Two skinny cooks, backwards baseball caps and shriveled biceps, split buttermilk biscuits, fry them on the flattop, and slop them on fake china. Thick glutinous gravy ladled over biscuits: medicinal when taken beyond the brunch hour. Nevermind the inch of snow shutting down St. Louis County—I hunkered down in the Olivette Diner, drinking coffee, eating fatty ham, safe from white collar traffic. My biscuits cost three dollars, a cheap prescription for comfort. A perceptible layer of grease coats everything in the diner, from teal vinyl seats to the saltshakers. Once called the Riteway, “the Diner”—as I have always known it—lays a small claim on history. Head East, “the Midwest’s Legendary Classic Rock Band,” photographed the back cover of Flat as a Pancake behind the counter. The album’s front, of course, depicts a beautifully browned pancake complete with melting butter pat and maple syrup. I wolfed down BLTs three decades after the diner’s Riteway days, but the menus, manual cash register, and malteds cling to past allure—not during long thin days (of construction workers eating hash and lonely business lunches), but at night, hot September nights after soccer games in the park, after the roar of mosquitos drowned out sneakers scuffling on dry grass.
When I was a kid, the diner kept an Asteroids machine in the back corner. We purchased the game and brought it home. For three years, I held the top scores (“JEB”), ruling my very own $300 basement arcade. After the machine broke, we moved it to the garage. Some months later, it disappeared.
The diner is good because it is cheap; that is, if it was any more expensive, it would be an undisputed culinary failure. For instance, my gelatinous white peppered gravy would taste terrible just a buck higher. Hovering around three-ish, however, it succeeds. It fills my stomach, coats my mouth with industrial emulsifiers, plays a nice counterpoint to thin bitter coffee; it is a smirking rejoinder to every artisanal imitation.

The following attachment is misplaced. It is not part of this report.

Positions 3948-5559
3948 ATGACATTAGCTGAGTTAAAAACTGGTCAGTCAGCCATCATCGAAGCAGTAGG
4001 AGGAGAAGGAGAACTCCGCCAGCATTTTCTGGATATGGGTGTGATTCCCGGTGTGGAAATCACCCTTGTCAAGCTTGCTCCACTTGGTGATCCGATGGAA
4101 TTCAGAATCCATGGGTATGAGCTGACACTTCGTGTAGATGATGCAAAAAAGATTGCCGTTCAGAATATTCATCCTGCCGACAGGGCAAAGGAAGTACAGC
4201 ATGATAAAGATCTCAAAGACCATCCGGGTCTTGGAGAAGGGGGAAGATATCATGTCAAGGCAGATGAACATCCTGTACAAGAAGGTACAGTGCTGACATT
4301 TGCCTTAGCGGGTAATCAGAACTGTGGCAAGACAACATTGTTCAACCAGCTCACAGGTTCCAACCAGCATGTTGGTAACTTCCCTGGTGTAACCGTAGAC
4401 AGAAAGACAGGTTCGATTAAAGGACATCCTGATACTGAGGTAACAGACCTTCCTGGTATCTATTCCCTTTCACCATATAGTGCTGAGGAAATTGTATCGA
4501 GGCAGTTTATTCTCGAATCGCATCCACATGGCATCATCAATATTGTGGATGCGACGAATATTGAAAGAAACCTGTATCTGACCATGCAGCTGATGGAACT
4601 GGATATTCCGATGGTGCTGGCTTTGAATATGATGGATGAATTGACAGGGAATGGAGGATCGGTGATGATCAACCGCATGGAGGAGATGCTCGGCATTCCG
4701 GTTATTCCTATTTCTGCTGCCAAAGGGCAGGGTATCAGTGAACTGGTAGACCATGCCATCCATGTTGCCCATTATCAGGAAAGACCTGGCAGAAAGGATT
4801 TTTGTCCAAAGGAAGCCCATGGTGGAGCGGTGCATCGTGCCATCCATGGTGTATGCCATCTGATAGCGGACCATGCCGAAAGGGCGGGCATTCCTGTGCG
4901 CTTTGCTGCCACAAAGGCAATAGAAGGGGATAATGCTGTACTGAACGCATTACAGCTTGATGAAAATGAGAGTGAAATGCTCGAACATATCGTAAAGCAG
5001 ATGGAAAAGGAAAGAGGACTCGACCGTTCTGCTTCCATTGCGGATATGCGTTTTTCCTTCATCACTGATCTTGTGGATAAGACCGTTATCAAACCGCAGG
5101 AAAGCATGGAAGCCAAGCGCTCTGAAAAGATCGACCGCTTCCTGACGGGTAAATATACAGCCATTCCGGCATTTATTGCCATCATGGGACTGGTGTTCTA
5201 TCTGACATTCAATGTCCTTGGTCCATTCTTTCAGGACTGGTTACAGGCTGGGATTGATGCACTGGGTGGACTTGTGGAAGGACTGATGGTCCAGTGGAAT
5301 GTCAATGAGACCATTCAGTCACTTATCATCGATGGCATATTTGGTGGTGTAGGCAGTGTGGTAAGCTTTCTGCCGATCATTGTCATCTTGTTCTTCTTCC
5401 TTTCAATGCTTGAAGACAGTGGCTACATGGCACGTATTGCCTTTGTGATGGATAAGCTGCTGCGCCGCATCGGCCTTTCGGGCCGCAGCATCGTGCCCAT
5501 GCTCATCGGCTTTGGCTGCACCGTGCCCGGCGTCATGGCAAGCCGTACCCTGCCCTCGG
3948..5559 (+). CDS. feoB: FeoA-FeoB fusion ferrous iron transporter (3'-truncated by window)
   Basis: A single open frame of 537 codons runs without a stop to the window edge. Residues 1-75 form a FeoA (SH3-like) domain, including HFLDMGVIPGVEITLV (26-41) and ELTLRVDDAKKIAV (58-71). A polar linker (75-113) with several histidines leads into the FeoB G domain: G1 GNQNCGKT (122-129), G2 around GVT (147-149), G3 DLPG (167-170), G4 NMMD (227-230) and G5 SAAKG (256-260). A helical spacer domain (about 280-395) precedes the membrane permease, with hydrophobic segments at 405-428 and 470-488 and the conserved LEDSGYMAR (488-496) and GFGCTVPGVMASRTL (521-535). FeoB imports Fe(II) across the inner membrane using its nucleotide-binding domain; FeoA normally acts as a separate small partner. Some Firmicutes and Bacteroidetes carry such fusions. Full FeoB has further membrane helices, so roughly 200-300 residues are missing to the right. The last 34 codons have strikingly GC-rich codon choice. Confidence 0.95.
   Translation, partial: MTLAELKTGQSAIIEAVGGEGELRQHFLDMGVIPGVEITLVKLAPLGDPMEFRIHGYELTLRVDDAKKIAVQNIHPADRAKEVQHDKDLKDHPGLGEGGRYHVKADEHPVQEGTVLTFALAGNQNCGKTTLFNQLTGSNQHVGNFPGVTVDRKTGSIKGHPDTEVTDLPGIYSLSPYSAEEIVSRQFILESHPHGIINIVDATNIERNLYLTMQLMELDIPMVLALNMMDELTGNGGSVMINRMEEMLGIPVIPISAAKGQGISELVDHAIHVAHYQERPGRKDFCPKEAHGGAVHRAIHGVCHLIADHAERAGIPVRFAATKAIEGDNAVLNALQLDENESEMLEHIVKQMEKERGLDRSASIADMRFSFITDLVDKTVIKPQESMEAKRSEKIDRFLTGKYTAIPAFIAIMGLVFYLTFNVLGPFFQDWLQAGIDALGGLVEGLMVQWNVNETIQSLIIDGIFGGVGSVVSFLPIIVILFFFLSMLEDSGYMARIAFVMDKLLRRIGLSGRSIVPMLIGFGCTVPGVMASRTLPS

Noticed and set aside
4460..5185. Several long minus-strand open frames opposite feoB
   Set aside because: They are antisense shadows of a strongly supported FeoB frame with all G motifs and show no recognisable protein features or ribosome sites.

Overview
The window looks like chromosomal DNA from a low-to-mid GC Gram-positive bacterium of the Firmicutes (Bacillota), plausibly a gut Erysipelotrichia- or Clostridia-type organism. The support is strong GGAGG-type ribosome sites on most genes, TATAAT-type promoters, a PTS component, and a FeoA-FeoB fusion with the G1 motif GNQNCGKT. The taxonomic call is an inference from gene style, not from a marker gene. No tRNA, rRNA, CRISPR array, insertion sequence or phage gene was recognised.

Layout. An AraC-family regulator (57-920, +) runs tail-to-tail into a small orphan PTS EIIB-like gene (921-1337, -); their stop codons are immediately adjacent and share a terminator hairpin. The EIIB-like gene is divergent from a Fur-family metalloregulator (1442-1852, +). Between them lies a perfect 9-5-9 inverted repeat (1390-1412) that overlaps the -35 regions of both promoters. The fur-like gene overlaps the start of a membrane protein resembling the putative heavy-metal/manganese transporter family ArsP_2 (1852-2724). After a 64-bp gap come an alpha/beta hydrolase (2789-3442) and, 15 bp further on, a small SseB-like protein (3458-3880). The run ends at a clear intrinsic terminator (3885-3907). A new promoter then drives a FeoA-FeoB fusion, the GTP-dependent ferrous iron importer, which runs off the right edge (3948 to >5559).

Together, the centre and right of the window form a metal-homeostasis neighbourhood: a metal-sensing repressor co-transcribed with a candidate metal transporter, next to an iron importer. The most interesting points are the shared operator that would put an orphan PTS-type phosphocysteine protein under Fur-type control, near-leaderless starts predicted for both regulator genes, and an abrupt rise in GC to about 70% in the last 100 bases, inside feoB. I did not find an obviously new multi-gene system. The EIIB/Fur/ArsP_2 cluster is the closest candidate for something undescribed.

In Saul Bellow’s novel Herzog, there’s an instructive discussion of fancy comfort food:
“Do you know what you pay for one serving for spaghetti al burro at Macario’s? Guess.”
I must go along, Herzog reflected. He rubbed his brows with thumb and forefinger. “Three-fifty?”
“Is that your idea of expensive? Five dollars and fifty cents!”
“My God, what do they put in it?”
“Sprinkled with gold dust, not cheese.”
Do you know what you pay for biscuits and gravy at Peels, a so-called “regional American restaurant,” a Manhattan media darling, a generic regurgitation of nostalgia? $12. Where cheap implies impoverished ethics or aesthetics, expensive insinuates moral responsibility, general fineness, epicurean delicacy, and an appropriation of red state aesthetics by blue state politics. There is a necessary flipside: cheap also signifies authenticity, kitsch and/or camp, pulpiness, and a realness that supersedes bourgeois daydreams. Associating the cheap with realer realities invites the ouroboros, though—any really real reality, rescued from a pile of picked-over junk, becomes yet another fantasy. “Cheap eats” feel realer than their riche cousins because they shoulder lesser aesthetic expectations and enunciate their ideologies in less uncertain terms. Although simulations often threaten to overtake the original artifact—Peels’ biscuit and gravy substituting for the diner’s—a universe of untouched experience remains hidden beneath everyday existence. Or, we can still elect to eat cheap biscuits without pretenses. Choose to identify the glimmer of real life underneath the gravy. Accept the forkful as an indivisible element, containing a complete and undeconstructable trace of meaning.
During Herzog’s visit to New York, he emerges from the subway and surveys the street.
An escaped balloon was fleeing like a sperm, black and quick into the orange dust of the west.
Despite its plethora of interpretable meaning, this and every sentence in Herzog encourages a more sensual approach. The novel—and Bellow’s style—seduces the reader into savoring fragments of language, rolling words about and around the tongue like wine. I want to absorb the sentence’s perfume and breathe it through my nostrils; allow the images to evaporate inside my closed mouth; swallow only after lingering harmonies complete their resonations. Bellow weaves a rich and knotty tapestry, one that begs hands for the feeling, fingers for the exploring, edges of nails for the picking. In its plush piles, I would rather luxuriate than unravel. Like a cheap plate of biscuits and gravy, it is best considered as a collection of many beautiful bites, not a complex and pathological body wanting dissection and diagnosis.